Thursday, 6 March 2014

Gwenllian, Princess of Wales

I came across some Welsh history yesterday which not many people know. It was certainly new to me. I found it in a book by Charlie Connelly called And Did Those Feet, in which he recounts his walks retracing the steps of history. Here is his account, to which I have added pictures from the web:

Sempringham Church (homepages.which.net/~rex/bourne)
Sempringham Church(homepages.which.net/~rex/bourne)


I was making good progress towards Bourne and on a pleasant sunny afternoon passed another big church in the middle of nowhere, this time at the convergence of some tracks rather than roads. A man was mowing the churchyard and gave me a friendly wave, and a few hundred yards further along the track I found the most extraordinary thing. There, in the middle of rural Lincolnshire, I found a little piece of Wales. Just off the track, in front of a line of trees was a flat-fronted standing stone, about four feet high. A small border in front of it was crammed with flowers and shrubs, some planted, some laid there by visitors. As I approached I could see there was an oval plaque on it and, to my surprise, most of it was in Welsh. 'GWENLLIAN' it said across the centre, with 'Merch Llywelyn Ein Llew Olaf' in smaller letters above and the dates 12.6.1282 and 7.6.1337. Beneath the name was a English translation, 'Daughter of Llywelyn, Last Prince of Wales.' In smaller letters around the edge, in English and Welsh, the inscription read, 'Born at Garthcelyn Aber Gwynedd, at 18 months old she was abducted by Edward I and held captive here at Sempringham Abbey for the rest of her life.' Another small plaque nearby said, 'In Everlasting Memory – daffodils planted in 1996 by Boston Welsh Society,' with another bearing the legend 'Merched Y Wawr', which, I would later learn, is the rough equivalent of a Welsh Women's Institute.

gwen (castlewales com)
Gwenllian's Monument (castlewales.com)
Charlie then met a couple visiting the site from Cardiff, and the wife told him the story:

Llywelyn's Arms (castlewales.com)
 Llywelyn's Arms
(castlewales.com)

"Llywelyn ap Gruffydd had fought hard to become Prince of Wales,' she began. 'He'd had to defeat his own brothers in battle in 1255 and then set about trying to remove the English. Henry III had invaded Gwynedd in 1247, built castles and forced the local lords to kowtow to him. After the battle Llywelyn appointed himself sole ruler of Gwynedd and proclaimed himself Prince in 1258. Henry was fairly amenable to this at first and praised Llywelyn for his restraint, and eventually – in 1267, I think it was – Henry acknowledged him as Prince of Wales. Henry was then succeeded as King of England by Edward I, who wasn't quite as tolerant of Llywelyn's status. But when Llywelyn married Henry's niece Eleanor at Worcester in 1275, Edward gave the bride away and laid on the wedding feast.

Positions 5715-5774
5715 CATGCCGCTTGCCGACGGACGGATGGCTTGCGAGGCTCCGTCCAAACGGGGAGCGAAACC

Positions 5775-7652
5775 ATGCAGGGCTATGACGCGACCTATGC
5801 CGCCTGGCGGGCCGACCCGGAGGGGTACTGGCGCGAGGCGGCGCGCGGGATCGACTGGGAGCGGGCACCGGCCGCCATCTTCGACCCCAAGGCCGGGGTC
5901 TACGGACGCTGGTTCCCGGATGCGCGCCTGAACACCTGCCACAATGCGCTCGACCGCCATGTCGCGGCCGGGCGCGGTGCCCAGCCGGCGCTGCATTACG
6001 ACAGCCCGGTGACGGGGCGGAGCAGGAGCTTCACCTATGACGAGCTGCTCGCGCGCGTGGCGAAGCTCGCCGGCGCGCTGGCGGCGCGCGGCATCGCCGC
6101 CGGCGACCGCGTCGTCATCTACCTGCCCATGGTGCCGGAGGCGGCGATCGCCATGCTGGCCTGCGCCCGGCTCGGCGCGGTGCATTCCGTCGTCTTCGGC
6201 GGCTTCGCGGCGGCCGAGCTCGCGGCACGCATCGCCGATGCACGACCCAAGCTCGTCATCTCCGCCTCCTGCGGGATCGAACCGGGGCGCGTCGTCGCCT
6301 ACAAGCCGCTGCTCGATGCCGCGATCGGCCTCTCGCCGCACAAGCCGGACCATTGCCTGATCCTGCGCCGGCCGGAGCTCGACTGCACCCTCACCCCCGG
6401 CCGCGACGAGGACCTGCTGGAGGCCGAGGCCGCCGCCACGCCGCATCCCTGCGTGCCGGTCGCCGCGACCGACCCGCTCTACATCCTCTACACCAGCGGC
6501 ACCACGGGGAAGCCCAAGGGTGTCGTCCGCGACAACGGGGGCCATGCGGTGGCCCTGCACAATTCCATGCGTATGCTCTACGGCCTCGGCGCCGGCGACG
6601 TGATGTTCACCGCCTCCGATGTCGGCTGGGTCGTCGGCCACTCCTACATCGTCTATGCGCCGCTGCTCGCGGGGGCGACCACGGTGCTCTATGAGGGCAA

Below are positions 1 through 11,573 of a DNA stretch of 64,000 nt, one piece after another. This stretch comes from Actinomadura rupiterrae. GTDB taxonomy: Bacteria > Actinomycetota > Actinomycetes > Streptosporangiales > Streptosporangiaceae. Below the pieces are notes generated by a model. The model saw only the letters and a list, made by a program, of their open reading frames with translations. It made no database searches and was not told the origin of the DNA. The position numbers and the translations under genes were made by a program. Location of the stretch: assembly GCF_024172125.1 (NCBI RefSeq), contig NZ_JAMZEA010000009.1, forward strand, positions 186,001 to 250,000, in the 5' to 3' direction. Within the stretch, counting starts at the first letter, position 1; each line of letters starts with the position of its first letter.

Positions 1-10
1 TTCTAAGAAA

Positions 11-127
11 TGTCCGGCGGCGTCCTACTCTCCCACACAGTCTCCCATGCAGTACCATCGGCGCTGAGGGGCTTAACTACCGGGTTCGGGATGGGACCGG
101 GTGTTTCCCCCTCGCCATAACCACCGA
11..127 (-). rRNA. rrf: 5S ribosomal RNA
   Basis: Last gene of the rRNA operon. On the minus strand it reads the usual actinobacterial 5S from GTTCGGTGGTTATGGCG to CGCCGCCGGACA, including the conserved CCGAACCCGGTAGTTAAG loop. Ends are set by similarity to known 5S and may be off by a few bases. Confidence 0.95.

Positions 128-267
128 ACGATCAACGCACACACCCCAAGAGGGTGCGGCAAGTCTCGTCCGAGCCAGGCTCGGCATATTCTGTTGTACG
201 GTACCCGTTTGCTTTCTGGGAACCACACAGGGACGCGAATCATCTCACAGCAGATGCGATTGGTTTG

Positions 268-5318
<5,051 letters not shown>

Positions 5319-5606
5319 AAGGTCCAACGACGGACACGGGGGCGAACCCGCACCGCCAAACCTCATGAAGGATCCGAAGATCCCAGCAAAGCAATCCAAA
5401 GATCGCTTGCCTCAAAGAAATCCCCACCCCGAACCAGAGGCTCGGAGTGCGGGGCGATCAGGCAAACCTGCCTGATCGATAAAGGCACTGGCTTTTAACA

King Edward I (Wikimedia)
King Edward I (Wikimedia)
 "However, it still rankled that Llywelyn had refused to attend his coronation and on five occasions between 1274 and 1279 he had refused to pay homage to the English King when asked. Edward eventually invaded and Llywelyn led a fierce Welsh resistance. Eventually, though, in the winter of 1282 Llywelyn's army suffered a defeat in battle near Builth Wells. Llywelyn was leaving the battle with a handful of followers when they were ambushed and he was killed. When the English realised just who they'd got they cut off Llywelyn's head and sent it toEdward, who had it displayed on a spike at the Tower of London, where it stayed for fifteen years. He's known today as Llywelyn the Last as he was the last Welsh Prince of an independent Wales...

"Well, five months before he died Llywelyn had fathered a daughter, Gwenllian. Eleanor had died in childbirth, so when Llywelyn was killed the baby was orphaned. When she was eighteen months old she was spirited away and brought here, to Sempringham Abbey, as far from Wales and her heritage as possible. The English didn't want her knowing about her background and didn't want the Welsh to have a figurehead to rally behind, so they sent her here to the nuns, where she lived until she was fifty-six. Imagine that: living your whole life not knowing who you are.

"This is such an important place for the Welsh now. She could have been the continuation of our royal bloodline. It's such a terrible thing to do to someone, to take away their birthright, their whole life, yet few people outside Wales know about it. The history books say that the Gwynedd dynasty, the last independent Welsh royal family, ended with Llywelyn but actually it ended right here, and it's so unfair." 

[And Did Those Feet by Charlie Connelly (2009) pp.116-119]

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